Supercomputers simulate Antarctic ice shelf melting

10 February 2021

High-powered physics and supercomputers are helping a team of Australian-based scientists explore the mysterious boundary between Antarctic ice and the Southern Ocean.


The Antarctic Ice Sheet loses about half its mass through ocean-driven melting of its fringing ice shelves.

The inaccessible oceans below Antarctica’s kilometres-thick ice shelves are thought to hold answers to some of the most important global climate questions, including the future of global sea levels.

This deep, cold, dark region has remained frustratingly out-of-reach to scientists due to its extreme remoteness, which also makes it an ideal study subject for supercomputer simulations.

A team of climate modelers and fluid dynamics experts has used Australia’s National Computational Infrastructure (NCI) facility power to achieve a breakthrough in our understanding of the micro-scale processes that melt the ice shelves from below.

The team includes leading glaciologist Dr Ben Galton Fenzi from the Australian Antarctic Division & Australian Antarctic Program Partnership, graduate student Dr. Madi Rosevear from the University of Tasmania  and Dr. Bishakhdatta Gayen, an ARC future fellow and  senior lecturer  from the University of Melbourne,

“Scientists have been to the Moon and explored the depths of the Mariana Trench, but nobody has ever visited the world beneath Antarctica’s ice shelves,” said Dr Galton-Fenzi. 

“Supercomputer simulations let us study these remote environments virtually, helping us gain a better understanding of the large-scale physical forces that shape the Earth over time.”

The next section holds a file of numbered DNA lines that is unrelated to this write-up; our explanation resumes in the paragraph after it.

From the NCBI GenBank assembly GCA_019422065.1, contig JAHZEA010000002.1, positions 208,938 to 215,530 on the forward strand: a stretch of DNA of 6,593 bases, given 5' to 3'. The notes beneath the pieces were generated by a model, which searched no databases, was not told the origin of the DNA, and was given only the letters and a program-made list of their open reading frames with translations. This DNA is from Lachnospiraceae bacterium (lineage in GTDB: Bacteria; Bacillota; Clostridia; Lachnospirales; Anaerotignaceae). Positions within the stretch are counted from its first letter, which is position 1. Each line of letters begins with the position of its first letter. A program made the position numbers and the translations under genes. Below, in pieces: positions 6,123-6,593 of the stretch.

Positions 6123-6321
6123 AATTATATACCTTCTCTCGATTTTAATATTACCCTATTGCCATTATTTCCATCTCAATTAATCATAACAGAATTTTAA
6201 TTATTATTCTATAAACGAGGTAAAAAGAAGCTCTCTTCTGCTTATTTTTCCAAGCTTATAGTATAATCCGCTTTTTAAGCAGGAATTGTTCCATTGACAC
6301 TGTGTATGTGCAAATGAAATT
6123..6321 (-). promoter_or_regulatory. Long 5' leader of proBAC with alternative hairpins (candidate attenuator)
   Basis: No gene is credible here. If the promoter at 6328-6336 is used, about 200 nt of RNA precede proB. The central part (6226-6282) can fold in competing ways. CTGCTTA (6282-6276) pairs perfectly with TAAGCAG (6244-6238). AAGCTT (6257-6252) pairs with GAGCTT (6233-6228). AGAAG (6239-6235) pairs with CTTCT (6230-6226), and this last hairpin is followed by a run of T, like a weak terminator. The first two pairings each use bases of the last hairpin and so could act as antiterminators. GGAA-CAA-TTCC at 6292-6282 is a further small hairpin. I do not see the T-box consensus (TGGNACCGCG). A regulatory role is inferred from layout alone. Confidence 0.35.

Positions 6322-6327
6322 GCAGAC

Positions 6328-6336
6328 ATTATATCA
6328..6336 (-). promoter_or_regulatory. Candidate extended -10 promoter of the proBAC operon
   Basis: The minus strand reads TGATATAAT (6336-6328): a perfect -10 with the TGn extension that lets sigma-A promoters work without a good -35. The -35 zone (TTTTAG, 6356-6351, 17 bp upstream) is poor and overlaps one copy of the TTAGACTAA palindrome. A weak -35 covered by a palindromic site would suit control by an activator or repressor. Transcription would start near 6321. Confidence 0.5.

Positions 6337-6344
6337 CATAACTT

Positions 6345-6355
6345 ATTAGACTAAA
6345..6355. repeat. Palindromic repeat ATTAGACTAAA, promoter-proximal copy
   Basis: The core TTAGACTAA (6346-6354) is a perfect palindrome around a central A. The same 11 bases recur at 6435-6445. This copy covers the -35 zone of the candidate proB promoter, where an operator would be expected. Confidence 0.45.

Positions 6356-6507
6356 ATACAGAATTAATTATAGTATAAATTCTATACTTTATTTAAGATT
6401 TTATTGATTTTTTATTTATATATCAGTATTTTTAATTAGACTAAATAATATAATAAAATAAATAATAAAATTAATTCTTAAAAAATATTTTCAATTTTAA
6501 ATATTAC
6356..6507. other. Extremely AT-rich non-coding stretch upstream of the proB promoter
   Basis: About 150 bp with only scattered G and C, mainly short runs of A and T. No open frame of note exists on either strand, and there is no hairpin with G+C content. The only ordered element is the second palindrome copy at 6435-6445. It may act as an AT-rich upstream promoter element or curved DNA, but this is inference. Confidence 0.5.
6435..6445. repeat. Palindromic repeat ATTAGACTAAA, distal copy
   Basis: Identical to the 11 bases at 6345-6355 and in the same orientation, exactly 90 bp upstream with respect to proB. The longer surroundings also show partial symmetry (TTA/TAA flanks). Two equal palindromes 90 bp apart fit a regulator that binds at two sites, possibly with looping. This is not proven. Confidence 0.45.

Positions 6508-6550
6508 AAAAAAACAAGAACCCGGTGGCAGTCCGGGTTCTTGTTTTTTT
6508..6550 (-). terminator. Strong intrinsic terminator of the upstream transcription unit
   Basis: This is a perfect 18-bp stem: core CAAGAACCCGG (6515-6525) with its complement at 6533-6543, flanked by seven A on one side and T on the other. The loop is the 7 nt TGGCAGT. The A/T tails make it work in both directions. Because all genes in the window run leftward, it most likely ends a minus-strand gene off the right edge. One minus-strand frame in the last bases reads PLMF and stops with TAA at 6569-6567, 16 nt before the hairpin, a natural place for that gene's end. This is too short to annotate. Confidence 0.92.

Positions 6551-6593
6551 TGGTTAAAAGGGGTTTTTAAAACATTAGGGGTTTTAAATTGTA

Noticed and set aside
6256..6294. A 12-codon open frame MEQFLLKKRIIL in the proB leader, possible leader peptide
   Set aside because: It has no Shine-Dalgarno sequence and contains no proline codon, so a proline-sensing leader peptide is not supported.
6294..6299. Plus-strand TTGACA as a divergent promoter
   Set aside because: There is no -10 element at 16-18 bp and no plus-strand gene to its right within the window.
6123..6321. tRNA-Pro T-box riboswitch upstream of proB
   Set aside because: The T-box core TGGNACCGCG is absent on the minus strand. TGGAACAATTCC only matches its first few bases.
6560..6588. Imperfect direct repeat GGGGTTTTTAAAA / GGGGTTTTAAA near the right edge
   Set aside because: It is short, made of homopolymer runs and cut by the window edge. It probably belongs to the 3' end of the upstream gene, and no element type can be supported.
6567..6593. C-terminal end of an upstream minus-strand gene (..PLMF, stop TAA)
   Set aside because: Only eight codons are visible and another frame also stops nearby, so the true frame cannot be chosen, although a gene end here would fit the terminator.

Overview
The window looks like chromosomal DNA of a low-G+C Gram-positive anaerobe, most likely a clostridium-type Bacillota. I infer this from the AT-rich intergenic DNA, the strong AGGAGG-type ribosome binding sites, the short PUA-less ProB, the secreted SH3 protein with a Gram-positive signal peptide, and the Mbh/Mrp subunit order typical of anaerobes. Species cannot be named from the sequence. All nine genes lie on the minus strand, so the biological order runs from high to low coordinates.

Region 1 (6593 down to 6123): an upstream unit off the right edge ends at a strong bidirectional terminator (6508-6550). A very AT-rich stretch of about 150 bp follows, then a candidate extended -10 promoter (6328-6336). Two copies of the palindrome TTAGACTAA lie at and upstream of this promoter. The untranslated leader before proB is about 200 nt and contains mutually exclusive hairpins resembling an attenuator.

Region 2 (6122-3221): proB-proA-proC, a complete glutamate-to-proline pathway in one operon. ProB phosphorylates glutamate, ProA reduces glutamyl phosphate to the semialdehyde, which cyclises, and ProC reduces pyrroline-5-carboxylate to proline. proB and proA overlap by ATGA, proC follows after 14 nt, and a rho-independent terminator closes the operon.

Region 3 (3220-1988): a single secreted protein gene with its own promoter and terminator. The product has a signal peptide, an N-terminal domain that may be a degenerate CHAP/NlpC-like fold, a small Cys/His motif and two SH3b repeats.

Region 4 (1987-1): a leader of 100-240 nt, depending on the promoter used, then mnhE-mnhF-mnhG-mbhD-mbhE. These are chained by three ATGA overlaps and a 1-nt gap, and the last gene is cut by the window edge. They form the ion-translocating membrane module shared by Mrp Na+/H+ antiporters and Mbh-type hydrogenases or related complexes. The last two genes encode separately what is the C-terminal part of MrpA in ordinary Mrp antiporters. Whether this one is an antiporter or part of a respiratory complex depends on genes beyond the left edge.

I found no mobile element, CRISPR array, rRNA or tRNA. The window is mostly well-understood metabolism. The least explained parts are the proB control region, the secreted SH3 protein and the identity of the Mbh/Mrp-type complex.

“We know more about the surface of Mars than we do about this critically important part of the global ocean and climate system.”

Lead author of the paper Dr Madi Rosevear said that the team’s discovery overturns one of the major assumptions scientists had about the ocean processes that drive ice shelf melting.  

“With very few measurements from beneath ice shelves, our understanding of the processes responsible for ice shelf melting has mostly been cobbled together from observations of other parts of the climate system.”

“Our new research shows that the large-scale movement of water currents beneath the base of an Antarctic ice shelf is not always a key driver of ice shelf melting, as we had assumed”

Listen: Dr Madi Rosevear speaking with ABC Local Radio

“We show that a process known as double-diffusive convection is occurring, due to the unique ocean conditions beneath ice shelves, where cold, fresh water sits above warmer, saltier ocean.” 

“This is actually a very important piece of the puzzle for climate models, because at the end of the day, it helps us to understand the basic forces that drive sea level rise.” said co-author Dr Gayen.

“This virtual study allows us to push the boundaries of ice-ocean interactions in ways that are next to impossible in the real Antarctic environment. We can isolate the effects of different drivers, such as ocean temperature and the strength of ocean currents.”

The research was supported by the University of Tasmania, University of Melbourne, Indian Institute of Science, Australian Antarctic Division, the Australian Antarctic Program Partnership, NCI supercomputer facility and ARC future fellowship grant. 

A copy of the paper is available on the Proceedings of the National Academy of Sciences of the United States of America website.

A short animation illustrating the melting process is below, and available for download here.